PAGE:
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All we want is 60 minutes

We feel disregarded by an organisation we have spent our lifetime representing’


Moate CS players celebrate following the Lidl All-Ireland Junior B Final win over Coáiste Oiriall in April 2019

Moate CS players celebrate following the Lidl All-Ireland Junior B Final win over Coáiste Oiriall in April 2019


Moate CS players celebrate following the Lidl All-Ireland Junior B Final win over Coáiste Oiriall in April 2019

Late last week, Moate Community School's senior girls' football team had reached that watershed point hovering halfway between fury and despair.

And so vice-captain Emma Kelly released a message on behalf of her team to the Ladies Gaelic Football Association.

There is no sugar-coating the words contained therein.

"We feel disregarded by an organisation we have spent our lifetime representing," the statement declared at one point. "Every time someone would try and diss the LGFA or ladies football, we stood up for it as we believed it would do the same for us. However, this situation proves that we were wrong."

Like so many sporting controversies of recent times, the "situation" is one fomented by Covid-19 - an All-Ireland final originally fixed for last March until the coronavirus tsunami swept all before it.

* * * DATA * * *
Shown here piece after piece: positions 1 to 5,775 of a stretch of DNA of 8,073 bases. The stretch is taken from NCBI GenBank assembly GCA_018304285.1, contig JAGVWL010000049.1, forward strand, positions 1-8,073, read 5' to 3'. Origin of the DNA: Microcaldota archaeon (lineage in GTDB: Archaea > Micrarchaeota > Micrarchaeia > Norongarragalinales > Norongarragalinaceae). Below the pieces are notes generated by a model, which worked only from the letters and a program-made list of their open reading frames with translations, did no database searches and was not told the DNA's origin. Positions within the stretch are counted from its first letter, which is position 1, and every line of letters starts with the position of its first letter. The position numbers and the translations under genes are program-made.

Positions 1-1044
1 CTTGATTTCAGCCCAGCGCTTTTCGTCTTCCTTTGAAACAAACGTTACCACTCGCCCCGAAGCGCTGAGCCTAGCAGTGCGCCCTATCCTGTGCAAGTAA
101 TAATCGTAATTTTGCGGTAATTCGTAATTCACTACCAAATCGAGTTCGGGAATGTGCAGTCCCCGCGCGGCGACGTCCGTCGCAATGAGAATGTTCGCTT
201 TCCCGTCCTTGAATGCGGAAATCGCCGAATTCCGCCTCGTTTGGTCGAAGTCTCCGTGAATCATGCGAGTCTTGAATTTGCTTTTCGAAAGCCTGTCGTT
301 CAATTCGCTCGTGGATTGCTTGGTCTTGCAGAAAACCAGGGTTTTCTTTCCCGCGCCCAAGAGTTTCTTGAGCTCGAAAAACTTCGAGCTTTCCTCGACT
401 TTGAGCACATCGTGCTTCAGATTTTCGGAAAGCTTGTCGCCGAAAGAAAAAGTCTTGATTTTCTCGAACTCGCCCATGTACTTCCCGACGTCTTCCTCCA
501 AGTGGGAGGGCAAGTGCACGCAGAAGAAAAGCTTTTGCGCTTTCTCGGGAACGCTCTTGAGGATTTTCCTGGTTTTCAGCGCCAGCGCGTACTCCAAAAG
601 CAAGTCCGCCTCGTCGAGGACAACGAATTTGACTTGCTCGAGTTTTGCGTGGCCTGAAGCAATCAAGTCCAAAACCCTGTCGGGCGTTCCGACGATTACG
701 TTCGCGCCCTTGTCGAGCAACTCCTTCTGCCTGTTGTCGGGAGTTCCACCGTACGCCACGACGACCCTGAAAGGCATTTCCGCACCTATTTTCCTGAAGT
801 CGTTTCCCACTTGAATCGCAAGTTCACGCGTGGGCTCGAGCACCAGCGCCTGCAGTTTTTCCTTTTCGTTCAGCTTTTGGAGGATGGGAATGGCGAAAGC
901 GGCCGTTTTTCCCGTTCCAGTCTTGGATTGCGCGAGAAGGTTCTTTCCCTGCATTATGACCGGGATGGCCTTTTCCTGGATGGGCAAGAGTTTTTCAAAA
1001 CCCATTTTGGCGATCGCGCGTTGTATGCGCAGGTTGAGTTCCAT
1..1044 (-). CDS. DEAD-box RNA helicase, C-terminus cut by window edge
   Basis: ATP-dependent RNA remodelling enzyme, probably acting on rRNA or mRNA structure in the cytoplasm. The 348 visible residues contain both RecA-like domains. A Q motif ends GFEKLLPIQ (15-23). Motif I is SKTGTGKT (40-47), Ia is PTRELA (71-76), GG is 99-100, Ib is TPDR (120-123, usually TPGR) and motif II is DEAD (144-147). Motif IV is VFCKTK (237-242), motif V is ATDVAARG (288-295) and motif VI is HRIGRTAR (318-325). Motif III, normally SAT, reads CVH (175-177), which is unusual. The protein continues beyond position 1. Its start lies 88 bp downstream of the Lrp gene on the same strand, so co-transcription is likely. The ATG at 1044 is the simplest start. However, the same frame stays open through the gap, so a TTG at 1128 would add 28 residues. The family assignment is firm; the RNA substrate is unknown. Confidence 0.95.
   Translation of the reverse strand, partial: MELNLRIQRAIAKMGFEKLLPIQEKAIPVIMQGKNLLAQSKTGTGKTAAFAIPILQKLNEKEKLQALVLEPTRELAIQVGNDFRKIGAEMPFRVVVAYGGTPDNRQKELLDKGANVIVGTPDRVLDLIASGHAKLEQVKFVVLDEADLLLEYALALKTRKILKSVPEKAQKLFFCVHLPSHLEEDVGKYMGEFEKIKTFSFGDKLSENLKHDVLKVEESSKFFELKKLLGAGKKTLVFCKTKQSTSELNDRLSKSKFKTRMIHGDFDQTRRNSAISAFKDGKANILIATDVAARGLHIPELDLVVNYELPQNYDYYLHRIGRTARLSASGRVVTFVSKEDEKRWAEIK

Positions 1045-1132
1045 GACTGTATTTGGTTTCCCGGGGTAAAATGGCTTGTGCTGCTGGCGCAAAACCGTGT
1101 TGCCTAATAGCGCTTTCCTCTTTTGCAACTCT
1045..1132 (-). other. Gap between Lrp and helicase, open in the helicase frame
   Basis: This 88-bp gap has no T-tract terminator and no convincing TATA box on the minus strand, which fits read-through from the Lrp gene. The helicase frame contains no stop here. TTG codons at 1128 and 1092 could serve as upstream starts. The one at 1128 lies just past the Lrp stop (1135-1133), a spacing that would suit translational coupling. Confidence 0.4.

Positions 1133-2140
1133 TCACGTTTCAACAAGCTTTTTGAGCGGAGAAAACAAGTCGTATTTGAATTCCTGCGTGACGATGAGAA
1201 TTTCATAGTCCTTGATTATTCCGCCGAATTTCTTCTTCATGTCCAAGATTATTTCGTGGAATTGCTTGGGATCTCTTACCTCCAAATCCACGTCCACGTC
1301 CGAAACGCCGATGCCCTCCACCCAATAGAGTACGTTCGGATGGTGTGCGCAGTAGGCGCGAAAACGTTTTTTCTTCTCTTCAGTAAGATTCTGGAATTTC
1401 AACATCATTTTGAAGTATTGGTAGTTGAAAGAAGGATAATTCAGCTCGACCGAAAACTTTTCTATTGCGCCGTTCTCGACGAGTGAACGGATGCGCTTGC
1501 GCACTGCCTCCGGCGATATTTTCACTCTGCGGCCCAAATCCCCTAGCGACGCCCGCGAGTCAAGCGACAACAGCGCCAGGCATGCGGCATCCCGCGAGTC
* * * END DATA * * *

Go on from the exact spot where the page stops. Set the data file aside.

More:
But the two schools involved, Moate CS and Loreto Clonmel, are adamant that the Lidl PPS All-Ireland senior 'A' football final should not have been cancelled but rather postponed.

For Moate, such an outcome meant their first ever All-Ireland senior final would never happen. For Clonmel, it meant they could never atone for three successive years of final heartbreak, having lost the senior 'B' final in 2017 and the senior 'A' deciders in '18 and '19.

Both schools have lobbied the LGFA for months, seeking a U-turn and a 60-minute window to play their final. They were given fresh hope by the gradual easing of Covid restrictions and the resultant roadmap for reopening the GAA … but then came a double-whammy hammer blow.

Firstly, the LGFA's Management Committee reviewed the "feasibility" of completing the 2019/20 post-primary schools competition. "After much debate and taking into account all considerations, the decision to cancel the competitions last March was upheld," confirmed a July 8 email sent to the Moate CS team management and seen by the Irish Independent.

Nine days later in Tullamore, another team of young footballers from the same county - St Joseph's Rochfortbridge - claimed their first Leinster Colleges senior 'A' title after defeating a fancied Naas CBS.